4. Juul, Filippa, et al. “Ultra-processed food consumption among US adults from 2001 to 2018.” The American Journal of Clinical Nutrition 115.1 (2022): 211-221.
  5. Monteiro, Carlos A. “Nutrition and health. The issue is not food, nor nutrients, so much as processing.” Public health nutrition 12.5 (2009): 729-731.
  6. Trasande, Leonardo, et al. “Food additives and child health.” Pediatrics 142.2 (2018).

Nutrition and Health Effects of Cannabis: A Review of the Evidence

Written by Kelsey Schaffstall Young MS, RDN, LDN

More than 100 different cannabinoids have been identified, the most well studied being tetrahydrocannabinol (THC) and cannabidiol (CBD), which have both been shown to have therapeutic and medicinal properties.1 The health effects of cannabis are directly related to our body’s innate ability to bind cannabinoids. Interestingly, the human body naturally produces cannabinoids and therefore is equipped with an entire network of cannabinoids receptors, also known as the endocannabinoid system. 1

What does the research say?

According to a review conducted by the American Heart Association conducted in 2020, there is strong scientific evidence to support the use of cannabis for a variety of medical conditions. First, cannabis has been shown to improve pain caused by neuropathy and fibromyalgia. 1 Cannabis is also effective at increasing appetite and promoting weight gain in people suffering from cancer or HIV related weight loss. 1 In addition to benefitting appetite, cannabis has also been shown to prevent chemotherapy-induced nausea and vomiting. 1 Other conditions such as Multiple Sclerosis and Epilepsy have also been studied, for which cannabis has been shown to improve pain and spasticity and seizures, respectively. 1 Moderate evidence also exists to suggest that cannabis could be effective in treating opiate withdrawal and dystonia. 1 Despite this, research on cannabis has been limited due to decades of cannabis being classified as a controlled substance. However, advancements have been made in the area of medical marijuana with three prescription cannabinoids (Marinol, Cesamet, and Epidiolex) now being authorized for use in the US. 1

Are there any risks associated with cannabis use?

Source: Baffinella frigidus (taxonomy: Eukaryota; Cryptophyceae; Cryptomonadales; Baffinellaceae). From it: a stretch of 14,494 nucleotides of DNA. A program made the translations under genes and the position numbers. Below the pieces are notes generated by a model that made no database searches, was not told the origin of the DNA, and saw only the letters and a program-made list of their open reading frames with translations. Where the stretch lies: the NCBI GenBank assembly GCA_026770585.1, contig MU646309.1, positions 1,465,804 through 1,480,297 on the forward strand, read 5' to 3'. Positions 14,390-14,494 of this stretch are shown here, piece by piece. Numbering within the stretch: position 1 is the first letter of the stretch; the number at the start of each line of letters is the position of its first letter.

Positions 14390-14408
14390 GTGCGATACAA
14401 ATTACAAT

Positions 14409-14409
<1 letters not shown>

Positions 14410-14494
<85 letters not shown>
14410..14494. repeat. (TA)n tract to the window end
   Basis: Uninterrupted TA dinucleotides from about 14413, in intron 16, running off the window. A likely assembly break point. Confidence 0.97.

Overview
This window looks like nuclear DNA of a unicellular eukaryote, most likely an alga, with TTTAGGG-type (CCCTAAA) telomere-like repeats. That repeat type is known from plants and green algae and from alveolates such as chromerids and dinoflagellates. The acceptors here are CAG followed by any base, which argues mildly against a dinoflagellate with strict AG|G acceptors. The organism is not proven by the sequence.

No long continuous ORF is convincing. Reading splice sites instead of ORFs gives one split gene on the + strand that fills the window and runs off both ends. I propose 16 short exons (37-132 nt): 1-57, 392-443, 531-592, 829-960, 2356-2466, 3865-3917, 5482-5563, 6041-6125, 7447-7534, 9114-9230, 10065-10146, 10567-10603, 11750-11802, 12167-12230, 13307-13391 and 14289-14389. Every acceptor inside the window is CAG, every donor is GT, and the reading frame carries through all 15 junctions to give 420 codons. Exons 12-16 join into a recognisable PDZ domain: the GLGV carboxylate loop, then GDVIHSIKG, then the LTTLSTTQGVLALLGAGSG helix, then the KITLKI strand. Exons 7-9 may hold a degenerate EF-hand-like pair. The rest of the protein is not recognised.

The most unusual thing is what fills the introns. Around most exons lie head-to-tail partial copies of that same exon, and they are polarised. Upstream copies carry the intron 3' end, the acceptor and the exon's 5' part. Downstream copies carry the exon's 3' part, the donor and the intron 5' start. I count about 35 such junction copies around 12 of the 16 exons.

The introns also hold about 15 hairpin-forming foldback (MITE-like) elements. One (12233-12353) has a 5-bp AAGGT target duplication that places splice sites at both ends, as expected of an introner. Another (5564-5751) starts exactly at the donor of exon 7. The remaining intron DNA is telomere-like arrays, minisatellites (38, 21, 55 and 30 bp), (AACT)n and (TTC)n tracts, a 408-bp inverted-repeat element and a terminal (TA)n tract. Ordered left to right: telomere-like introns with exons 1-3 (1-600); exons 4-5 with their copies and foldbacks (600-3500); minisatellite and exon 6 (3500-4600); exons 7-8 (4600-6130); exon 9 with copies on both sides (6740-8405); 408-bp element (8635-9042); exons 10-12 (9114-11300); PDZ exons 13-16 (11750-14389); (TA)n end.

Despite the potential therapeutic benefits, cannabis use does not come without risks. Chronic long-term use of cannabis can reduce the availability of CB1 receptors, impacting the systemic response when used long term. 1 For example, use in moderation can improve nausea and vomiting while chronic daily use can result in uncontrolled vomiting known as hyperemesis syndrome. 1 Use in adolescents younger than 16-18 years of age has also shown increased risk of psychosis and schizophrenia as well as poorer attention. 1 CBD can also inhibit some enzymes in the CYP450 family and alter the metabolism of certain drugs, either decreasing or increasing their concentration in the bloodstream. 1

Lifestyle Considerations

If you are trying to decide whether or not to use cannabis to support your health, there are a number of things to consider. First, in terms of dosing, a responsible approach would be to begin with the lowest possible dose and increase slowly until you feel the desired benefits. Also, be sure to choose high quality products and seek out reputable companies that provide consumers with a certificate of analysis detailing the cannabinoid content as well as the presence of any heavy metals or pesticides. Proof of third-party testing is also important as it can ensure the purity and potency of the final product.

Most importantly, pay attention to whether cannabis is promoting or inhibiting health behaviors. For example, is it enhancing appetite to the point that you are overeating or making poor nutrition choices? Is the quality of your sleep improving or declining? These are important questions to ask yourself when making any behavior change, and a Registered Dietitian can help you to examine the impact of cannabis on your nutrition and health behaviors. Finally, be sure to consult your doctor to ensure that cannabis use will not interfere with any of your current medications.

It is an exciting time to explore the wide array of THC and CBD products on the market, and hopefully as legalization efforts continue to evolve so will the scientific research on the use of cannabis to promote health.

  1. Page, Robert L., et al. “Medical marijuana, recreational cannabis, and cardiovascular health: a scientific statement from the American Heart Association.” Circulation 142.10 (2020): e131-e152.